When healthy this year, Kevin Love was really good. In fact, it was easily his most productive campaign since moving from Minnesota to Cleveland.
He posted career highs in effective field goal (.552) and true shooting percentage (.614). His per-36-minute averages of 22.7 points and 11.9 rebounds were the best during his Cavaliers tenure. Love shot 41.5 percent from three-point range, a mark that only trails his 41.7 percent clip in 2010-11 — albeit on 2.7 more attempts per game this season.
That Kevin Love, though, was an ancient relic during the first eight games of the playoffs as he averaged 10.9 points and 2.4 turnovers per game (1.4 assists) while shooting 31.9 percent from the floor and 38.5 percent beyond the arc. Sprinkle in a massive dash of turnstile defense and it’s hard to imagine Kevin Love was once considered a top-10 player in the NBA.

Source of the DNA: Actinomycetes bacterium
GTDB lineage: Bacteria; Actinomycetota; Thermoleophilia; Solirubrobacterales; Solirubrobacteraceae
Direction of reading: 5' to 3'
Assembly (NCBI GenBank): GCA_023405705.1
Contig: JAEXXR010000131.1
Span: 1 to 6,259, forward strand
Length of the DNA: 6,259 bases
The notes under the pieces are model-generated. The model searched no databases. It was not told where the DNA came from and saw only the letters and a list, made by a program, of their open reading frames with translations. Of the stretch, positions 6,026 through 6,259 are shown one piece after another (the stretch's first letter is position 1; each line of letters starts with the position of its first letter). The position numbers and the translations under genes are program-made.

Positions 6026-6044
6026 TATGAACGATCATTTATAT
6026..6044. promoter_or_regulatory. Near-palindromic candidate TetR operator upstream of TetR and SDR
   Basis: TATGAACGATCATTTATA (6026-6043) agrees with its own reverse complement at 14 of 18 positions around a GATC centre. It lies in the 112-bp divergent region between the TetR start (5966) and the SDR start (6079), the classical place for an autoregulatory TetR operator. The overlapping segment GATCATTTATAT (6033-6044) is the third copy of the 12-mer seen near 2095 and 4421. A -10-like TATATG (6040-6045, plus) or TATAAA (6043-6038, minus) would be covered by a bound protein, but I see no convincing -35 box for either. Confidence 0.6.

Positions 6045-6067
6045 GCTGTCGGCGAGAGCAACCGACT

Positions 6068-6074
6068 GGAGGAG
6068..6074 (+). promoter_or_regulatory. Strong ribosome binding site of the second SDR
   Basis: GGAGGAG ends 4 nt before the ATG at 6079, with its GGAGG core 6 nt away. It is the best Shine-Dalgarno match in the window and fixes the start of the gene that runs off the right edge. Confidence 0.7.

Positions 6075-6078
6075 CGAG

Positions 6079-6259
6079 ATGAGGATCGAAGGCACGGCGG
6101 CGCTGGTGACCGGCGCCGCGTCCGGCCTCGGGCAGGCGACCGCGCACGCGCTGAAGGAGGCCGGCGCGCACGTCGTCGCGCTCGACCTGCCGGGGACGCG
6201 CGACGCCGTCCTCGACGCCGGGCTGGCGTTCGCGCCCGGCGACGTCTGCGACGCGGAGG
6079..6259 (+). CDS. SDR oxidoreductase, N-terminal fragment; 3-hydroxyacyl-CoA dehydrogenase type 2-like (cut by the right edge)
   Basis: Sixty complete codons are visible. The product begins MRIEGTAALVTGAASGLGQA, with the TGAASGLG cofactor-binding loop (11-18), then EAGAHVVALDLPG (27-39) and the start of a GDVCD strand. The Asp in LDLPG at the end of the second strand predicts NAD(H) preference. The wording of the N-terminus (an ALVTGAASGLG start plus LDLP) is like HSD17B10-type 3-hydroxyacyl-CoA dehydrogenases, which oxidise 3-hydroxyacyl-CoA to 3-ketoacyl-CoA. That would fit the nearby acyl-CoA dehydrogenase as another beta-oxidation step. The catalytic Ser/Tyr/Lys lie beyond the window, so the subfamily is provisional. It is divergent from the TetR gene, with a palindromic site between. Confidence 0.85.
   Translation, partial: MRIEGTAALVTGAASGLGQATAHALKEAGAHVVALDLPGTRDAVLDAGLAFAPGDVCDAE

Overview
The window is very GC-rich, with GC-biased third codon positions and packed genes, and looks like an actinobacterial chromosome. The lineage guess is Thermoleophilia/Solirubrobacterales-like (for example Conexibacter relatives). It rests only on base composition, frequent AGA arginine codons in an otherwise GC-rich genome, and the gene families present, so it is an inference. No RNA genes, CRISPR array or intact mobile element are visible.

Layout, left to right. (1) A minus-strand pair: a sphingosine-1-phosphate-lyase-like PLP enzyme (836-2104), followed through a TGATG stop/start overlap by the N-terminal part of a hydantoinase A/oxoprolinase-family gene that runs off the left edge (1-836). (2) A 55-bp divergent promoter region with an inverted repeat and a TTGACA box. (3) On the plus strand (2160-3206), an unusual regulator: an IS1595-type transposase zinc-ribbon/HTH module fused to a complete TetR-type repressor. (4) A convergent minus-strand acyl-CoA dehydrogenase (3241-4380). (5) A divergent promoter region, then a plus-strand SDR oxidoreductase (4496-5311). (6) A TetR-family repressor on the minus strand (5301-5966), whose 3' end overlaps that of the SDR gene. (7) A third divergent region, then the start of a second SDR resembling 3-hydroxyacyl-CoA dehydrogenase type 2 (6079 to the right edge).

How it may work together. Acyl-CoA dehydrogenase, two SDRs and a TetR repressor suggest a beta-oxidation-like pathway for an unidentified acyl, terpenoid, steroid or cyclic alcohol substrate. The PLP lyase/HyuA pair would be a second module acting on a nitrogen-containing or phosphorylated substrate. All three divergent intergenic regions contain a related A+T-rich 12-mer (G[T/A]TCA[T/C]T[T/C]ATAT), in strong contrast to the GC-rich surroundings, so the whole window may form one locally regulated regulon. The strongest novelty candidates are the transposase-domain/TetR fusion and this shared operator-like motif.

Part of his problems may come from injuries. Love suffered a torn ligament in his left thumb during Game 2 versus the Indiana Pacers, which has surely affected his some of shooting prowess, evidenced by plays like this:
Love trying (and failing) to grab this rebounds one handed serves as pretty strong evidence that the left thumb injury is limiting his play pic.twitter.com/tC9Flp0Sj2
— Mike Zavagno (@MZavagno11) May 3, 2018
But it was more than that. Love was missing bunnies at the rim and wide-open jumpers from deep, even when afforded time to set up.